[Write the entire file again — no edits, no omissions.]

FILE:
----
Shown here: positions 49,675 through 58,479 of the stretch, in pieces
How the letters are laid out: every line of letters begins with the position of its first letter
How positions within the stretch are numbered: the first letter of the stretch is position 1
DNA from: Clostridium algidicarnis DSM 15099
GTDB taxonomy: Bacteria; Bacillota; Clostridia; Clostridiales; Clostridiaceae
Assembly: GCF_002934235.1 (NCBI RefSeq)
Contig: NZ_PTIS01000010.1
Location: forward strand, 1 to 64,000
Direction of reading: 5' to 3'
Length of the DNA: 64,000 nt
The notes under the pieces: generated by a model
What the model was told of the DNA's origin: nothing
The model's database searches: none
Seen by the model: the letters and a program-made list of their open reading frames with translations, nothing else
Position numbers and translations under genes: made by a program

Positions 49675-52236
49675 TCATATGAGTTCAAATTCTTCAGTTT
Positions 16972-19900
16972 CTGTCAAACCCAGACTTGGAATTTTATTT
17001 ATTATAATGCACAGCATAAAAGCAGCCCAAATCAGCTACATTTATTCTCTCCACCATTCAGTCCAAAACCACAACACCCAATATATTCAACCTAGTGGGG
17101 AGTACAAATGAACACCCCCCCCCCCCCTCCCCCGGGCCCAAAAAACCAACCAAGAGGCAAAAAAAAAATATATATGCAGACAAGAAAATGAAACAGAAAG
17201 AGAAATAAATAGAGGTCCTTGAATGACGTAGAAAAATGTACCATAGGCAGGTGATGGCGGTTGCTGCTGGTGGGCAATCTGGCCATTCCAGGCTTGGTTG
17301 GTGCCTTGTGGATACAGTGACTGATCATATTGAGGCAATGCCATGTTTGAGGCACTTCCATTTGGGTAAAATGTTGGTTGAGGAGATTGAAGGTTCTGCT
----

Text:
Shown here: positions 49,675 through 58,479 of the stretch, in pieces
How the letters are laid out: every line of letters begins with the position of its first letter
How positions within the stretch are numbered: the first letter of the stretch is position 1
DNA from: Clostridium algidicarnis DSM 15099
GTDB taxonomy: Bacteria; Bacillota; Clostridia; Clostridiales; Clostridiaceae
Assembly: GCF_002934235.1 (NCBI RefSeq)
Contig: NZ_PTIS01000010.1
Location: forward strand, 1 to 64,000
Direction of reading: 5' to 3'
Length of the DNA: 64,000 nt
The notes under the pieces: generated by a model
What the model was told of the DNA's origin: nothing
The model's database searches: none
Seen by the model: the letters and a program-made list of their open reading frames with translations, nothing else
Position numbers and translations under genes: made by a program

Positions 49675-52236
49675 TCATATGAGTTCAAATTCTTCAGTTT
Positions 16972-19900
16972 CTGTCAAACCCAGACTTGGAATTTTATTT
17001 ATTATAATGCACAGCATAAAAGCAGCCCAAATCAGCTACATTTATTCTCTCCACCATTCAGTCCAAAACCACAACACCCAATATATTCAACCTAGTGGGG
17101 AGTACAAATGAACACCCCCCCCCCCCCTCCCCCGGGCCCAAAAAACCAACCAAGAGGCAAAAAAAAAATATATATGCAGACAAGAAAATGAAACAGAAAG
17201 AGAAATAAATAGAGGTCCTTGAATGACGTAGAAAAATGTACCATAGGCAGGTGATGGCGGTTGCTGCTGGTGGGCAATCTGGCCATTCCAGGCTTGGTTG
17301 GTGCCTTGTGGATACAGTGACTGATCATATTGAGGCAATGCCATGTTTGAGGCACTTCCATTTGGGTAAAATGTTGGTTGAGGAGATTGAAGGTTCTGCT